The threat COVID-19 presents to the public is more than just a physical one. According to the World Health Organization (WHO), the pandemic is taking a mental and emotional toll on the public the world over, and that a "substantial investment" is needed to avert a looming mental health crisis.
"The impact of the pandemic on people's mental health is already extremely concerning," Dr. Tedros Adhanom Ghebreyesus, WHO Director-General says. "Social isolation, fear of contagion, and loss of family members is compounded by the distress caused by loss of income and often employment."
Findings from the beginning of the COVID-19 pandemic support Ghebreyesus's statement. Here are some of them:
- An April 2020 study in Ethiopia found that there has been a three-fold increase in the prevalence of depression symptoms since prior to the pandemic.
- Reports of high rates of depression (50 percent), anxiety (45 percent), and insomnia (34 percent) among healthcare workers in China have been reported.
- In Canada, 47 percent of healthcare workers have reported a need for psychological support.
- Children in Italy and Spain are reportedly having difficulty concentrating, are more irritable, and show more signs of restlessness and nervousness.
- A study in the United Kingdom found that 32 percent of young people with a history of mental health needs agree that the pandemic has made their condition worse.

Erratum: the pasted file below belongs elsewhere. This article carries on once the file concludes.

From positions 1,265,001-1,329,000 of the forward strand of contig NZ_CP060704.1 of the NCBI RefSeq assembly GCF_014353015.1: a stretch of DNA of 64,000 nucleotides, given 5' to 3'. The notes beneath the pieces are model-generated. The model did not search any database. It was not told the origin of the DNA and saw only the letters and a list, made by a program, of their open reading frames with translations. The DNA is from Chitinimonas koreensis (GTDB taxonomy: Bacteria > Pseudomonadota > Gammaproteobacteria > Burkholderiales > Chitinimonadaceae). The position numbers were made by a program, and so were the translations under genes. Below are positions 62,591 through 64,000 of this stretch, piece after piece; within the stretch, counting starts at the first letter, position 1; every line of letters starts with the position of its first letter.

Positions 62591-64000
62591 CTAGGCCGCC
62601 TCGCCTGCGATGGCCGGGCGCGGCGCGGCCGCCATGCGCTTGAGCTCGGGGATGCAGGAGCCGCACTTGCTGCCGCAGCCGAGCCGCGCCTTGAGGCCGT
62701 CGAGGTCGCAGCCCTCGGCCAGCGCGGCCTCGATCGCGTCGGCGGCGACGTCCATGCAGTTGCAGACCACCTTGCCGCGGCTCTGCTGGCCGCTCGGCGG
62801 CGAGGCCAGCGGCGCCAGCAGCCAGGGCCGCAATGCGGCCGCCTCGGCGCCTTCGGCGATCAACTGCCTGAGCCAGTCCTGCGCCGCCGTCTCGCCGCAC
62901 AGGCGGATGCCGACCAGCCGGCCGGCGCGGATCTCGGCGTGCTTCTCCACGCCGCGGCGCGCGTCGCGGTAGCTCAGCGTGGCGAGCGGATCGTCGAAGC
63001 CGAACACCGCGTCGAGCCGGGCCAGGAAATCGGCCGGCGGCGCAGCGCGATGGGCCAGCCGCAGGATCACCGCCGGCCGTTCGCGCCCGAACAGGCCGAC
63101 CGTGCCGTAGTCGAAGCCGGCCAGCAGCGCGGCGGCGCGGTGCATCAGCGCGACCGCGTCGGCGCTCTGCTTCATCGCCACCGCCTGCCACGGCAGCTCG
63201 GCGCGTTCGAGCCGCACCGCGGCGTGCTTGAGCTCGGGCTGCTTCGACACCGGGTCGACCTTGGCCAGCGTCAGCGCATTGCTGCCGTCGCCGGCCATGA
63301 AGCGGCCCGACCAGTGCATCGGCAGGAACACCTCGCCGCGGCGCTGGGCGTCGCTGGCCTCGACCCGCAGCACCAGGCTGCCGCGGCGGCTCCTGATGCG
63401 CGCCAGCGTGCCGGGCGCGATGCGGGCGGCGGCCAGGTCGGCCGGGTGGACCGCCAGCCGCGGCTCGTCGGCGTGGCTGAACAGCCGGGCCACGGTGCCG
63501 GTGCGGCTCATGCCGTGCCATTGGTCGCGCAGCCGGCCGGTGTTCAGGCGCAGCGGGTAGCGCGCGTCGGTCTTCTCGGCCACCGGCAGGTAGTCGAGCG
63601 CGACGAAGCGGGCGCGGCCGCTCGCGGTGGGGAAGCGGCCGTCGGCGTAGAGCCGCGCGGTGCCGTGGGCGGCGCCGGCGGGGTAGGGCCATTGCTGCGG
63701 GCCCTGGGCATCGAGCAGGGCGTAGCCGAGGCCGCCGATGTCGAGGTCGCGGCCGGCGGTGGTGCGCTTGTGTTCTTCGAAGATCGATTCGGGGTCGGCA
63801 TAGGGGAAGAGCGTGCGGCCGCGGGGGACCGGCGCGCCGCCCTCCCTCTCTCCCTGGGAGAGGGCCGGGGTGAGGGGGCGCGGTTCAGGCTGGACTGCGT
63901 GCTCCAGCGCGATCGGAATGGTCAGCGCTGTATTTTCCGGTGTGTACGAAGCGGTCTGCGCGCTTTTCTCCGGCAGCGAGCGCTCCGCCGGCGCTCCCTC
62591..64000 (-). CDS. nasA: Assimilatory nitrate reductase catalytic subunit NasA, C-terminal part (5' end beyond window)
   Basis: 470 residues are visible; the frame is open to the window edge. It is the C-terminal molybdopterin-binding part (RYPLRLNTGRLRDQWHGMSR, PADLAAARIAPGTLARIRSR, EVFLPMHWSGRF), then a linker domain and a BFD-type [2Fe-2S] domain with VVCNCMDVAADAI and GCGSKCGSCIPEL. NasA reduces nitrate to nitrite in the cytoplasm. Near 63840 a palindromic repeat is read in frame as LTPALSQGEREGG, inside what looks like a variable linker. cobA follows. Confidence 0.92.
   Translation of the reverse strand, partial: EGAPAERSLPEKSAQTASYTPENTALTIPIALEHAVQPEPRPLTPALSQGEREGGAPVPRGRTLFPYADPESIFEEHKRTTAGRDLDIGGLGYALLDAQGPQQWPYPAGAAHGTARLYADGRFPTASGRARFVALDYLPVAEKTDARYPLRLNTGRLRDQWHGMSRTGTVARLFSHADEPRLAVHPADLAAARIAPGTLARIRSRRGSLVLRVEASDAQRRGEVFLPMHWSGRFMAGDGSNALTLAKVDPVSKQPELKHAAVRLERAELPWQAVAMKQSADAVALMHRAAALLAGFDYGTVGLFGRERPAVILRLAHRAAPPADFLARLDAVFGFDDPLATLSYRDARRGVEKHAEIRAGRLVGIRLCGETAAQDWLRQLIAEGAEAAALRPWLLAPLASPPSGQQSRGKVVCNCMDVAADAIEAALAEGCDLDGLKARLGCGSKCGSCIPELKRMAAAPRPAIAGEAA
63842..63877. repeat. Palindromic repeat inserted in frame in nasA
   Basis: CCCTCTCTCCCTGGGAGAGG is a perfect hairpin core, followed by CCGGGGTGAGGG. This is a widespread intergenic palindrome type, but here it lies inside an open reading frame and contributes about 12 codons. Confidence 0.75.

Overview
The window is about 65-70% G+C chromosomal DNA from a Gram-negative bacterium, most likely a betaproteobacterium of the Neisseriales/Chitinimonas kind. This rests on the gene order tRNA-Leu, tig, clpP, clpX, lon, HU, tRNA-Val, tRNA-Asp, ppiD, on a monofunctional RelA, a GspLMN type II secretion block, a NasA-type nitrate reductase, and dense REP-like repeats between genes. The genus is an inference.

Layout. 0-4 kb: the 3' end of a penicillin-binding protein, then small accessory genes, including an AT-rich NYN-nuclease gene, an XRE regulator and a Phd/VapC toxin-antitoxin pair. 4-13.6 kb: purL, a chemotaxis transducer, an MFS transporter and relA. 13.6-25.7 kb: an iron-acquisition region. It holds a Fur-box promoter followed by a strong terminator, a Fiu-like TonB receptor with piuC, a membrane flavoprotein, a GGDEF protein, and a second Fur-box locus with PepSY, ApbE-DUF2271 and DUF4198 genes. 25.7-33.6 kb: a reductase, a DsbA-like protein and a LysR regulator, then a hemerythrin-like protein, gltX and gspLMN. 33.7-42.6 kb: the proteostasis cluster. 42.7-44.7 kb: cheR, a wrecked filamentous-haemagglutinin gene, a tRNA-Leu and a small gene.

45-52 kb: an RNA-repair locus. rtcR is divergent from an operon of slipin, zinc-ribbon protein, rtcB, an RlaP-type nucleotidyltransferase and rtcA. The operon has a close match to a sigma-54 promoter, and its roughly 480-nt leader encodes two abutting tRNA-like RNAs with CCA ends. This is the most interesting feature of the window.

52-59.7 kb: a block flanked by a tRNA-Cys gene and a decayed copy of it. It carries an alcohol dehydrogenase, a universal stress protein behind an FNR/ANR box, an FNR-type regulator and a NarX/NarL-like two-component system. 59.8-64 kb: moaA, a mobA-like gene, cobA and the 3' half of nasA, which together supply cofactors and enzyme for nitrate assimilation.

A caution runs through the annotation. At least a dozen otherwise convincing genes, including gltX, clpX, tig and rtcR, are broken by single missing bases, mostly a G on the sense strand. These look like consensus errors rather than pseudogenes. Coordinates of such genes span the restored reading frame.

- In Canada, alcohol intake among 15 to 49 year-olds has reportedly risen by 20 percent since the beginning of the pandemic.
The WHO says that psychosocial support in many countries has been impacted by the pandemic, with mental health facilities being turned into facilities for people infected with COVID-19. Social distancing guidelines also mean self-help groups are unable to hold meetings.
Not all governments are setting aside the issue of mental health during the pandemic, though. In Madrid, individuals with severe mental health conditions were moved to private clinics when mental health accommodations were shifted towards caring for COVID-19 patients. Psychiatry was identified as an essential service, and home visits were even organized for more serious cases. Egypt, Kenya, Nepal, Malaysia, and New Zealand also reportedly increased emergency telephone lines for mental health services, too.
"It is now crystal clear that mental health needs must be treated as a core element of our response to and recovery from the COVID-19 pandemic," Ghebreyesus says. "This is a collective responsibility of governments and civil society, with the support of the whole United Nations System. A failure to take people's emotional well-being seriously will lead to long-term social and economic costs to society."
"The scaling-up and reorganization of mental health services that is now needed on a global scale is an opportunity to build a mental health system that is fit for the future," Dévora Kestel, director of the WHO's Department of Mental Health and Substance Use added.
"This means developing and funding national plans that shift care away from institutions to community services, ensuring coverage for mental health conditions in health insurance packages, and building the human resource capacity to deliver quality mental health and social care in the community."
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